And the staff from the kitchen and the front end came back after the long interruption, guaranteeing that the quick, professional service would continue.

Schultz’s advice, especially in an era when customer reviews on websites such as Urban Spoon can affect your reputation: “If you’ve had a really good first year, don’t screw it up and change things.”

But change is exactly what Jodh Singh did seven years ago when he bought Packrat Louie, an Old Strathcona fixture since 1991. A former partner in Ric’s Grill, Singh upped both the wine list and the menu, to which he introduced new elements such as venison and ahi tuna. 

And unlike many restaurants in the Whyte Avenue area, most of his staff have been there for over five years, and know the regulars by name. “When it comes to the food, you have to keep it fresh, but when it comes to the staff you want it to be as ‘consistent’ as can be.”

Normand Campbell, whose Normand’s restaurant has lasted for 24 years, says the first two years can be perilous. Inadequate financing can cause failure, especially if the restaurant doesn’t catch on right away. Partnerships can also dissolve if the money doesn’t flow quickly enough, or a partner might decide to get out after finding out how much work it is to run a restaurant.

Campbell considers himself lucky that his executive chef, Cui Kouch, has been around Normand’s almost as long as the restaurant, starting as a dishwasher and then working his way up.

“We don’t cut corners. A lot of restaurants cut their portions and raise their prices, and people notice.”

You can’t get greedy, but must use common sense, which he defines as “genius dressed in working clothes.” That means keeping a close eye on what’s popular, but also being flexible enough to adjust to new trends. After Normand’s “Wild Game” fall promotion proved to be successful, he added a wild game special to the menu.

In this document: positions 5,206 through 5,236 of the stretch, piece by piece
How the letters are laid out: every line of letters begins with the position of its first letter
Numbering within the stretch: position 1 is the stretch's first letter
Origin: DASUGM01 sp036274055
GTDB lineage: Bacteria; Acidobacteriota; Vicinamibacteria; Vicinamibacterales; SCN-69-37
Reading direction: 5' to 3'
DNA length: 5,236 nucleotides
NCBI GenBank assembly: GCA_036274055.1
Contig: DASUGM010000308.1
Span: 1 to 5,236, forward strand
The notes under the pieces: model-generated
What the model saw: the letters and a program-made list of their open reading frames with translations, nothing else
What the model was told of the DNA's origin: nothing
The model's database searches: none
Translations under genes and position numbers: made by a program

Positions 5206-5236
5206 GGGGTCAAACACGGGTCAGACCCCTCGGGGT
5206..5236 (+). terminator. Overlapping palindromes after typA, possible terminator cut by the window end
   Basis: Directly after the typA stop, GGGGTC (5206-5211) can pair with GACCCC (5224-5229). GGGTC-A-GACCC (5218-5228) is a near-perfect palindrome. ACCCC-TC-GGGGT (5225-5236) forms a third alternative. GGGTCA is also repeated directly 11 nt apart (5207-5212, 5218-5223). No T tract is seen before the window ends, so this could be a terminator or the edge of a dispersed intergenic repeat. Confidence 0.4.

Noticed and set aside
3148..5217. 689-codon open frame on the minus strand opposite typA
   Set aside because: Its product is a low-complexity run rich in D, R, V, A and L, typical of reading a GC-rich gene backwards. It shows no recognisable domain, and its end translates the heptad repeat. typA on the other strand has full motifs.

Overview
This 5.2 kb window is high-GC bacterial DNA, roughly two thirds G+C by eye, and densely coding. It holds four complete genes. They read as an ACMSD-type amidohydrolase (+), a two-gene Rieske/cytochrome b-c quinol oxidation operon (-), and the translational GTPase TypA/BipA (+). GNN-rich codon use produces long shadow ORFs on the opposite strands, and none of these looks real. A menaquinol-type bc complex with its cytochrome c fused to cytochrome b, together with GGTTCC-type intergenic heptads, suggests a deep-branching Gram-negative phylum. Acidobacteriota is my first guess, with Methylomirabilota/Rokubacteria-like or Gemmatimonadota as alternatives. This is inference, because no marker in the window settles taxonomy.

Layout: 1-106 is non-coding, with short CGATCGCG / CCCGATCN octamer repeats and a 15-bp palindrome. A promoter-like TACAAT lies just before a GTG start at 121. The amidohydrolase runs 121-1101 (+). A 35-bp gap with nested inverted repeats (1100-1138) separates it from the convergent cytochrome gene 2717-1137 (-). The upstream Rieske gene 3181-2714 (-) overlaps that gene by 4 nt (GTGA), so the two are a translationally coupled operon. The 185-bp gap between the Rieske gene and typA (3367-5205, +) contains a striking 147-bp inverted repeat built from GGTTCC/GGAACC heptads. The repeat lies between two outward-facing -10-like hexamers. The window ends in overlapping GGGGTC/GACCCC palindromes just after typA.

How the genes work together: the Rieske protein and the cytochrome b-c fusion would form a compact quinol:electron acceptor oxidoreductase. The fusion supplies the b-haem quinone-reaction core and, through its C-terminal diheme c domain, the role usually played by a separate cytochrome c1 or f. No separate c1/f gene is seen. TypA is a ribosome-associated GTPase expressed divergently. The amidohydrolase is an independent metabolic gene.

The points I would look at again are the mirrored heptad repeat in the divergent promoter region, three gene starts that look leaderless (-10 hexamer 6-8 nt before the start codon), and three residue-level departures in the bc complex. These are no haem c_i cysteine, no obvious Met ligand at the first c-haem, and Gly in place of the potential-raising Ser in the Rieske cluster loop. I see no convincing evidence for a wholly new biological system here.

“It’s been pretty good for me, but I still have to work at it every day,” says Campbell, who has logged many years of 60-hour weeks. “You can’t rest on your laurels.

Devil is in the details

Perry Michetti, associate dean at NAIT’s school of hospitality and culinary arts, has seen a number of his graduates start restaurants with varying degrees of success.

“It’s a fairly complex recipe, no pun intended, but it isn’t really complicated if you learn how to do it,” Michetti says. “What we teach our students here is that the devil is in the details.”

First, make sure you have a good accountant, he says. A lot of chefs are good in the kitchen, but don’t have good heads for business, and in a business with a small profit margin, proper control measures and careful surveillance over inventory can make all the difference.

Customer service – the art of making people feel important – is vital, and not easy to do day after day. You never know who’s in your room, and bad service to the wrong folks can have major repercussions, he says.

But above all, “You still need to know what to cook for the customers. There are chefs who are consistently bad at knowing what to cook. They keep making things that don’t sell just because they like cooking them.”

We’d all be in the restaurant business if there was an obvious formula to success. Sometimes initial success means finding a niche nobody else is filling, whether it’s crepes or goulash. Or, creating an ambience that catches on and is trendy.

But there’s a common thread in how these restaurateurs keep going, and that’s continuing to work as hard as they did in the beginning. In other words, you can’t afford to slack off in the kitchen.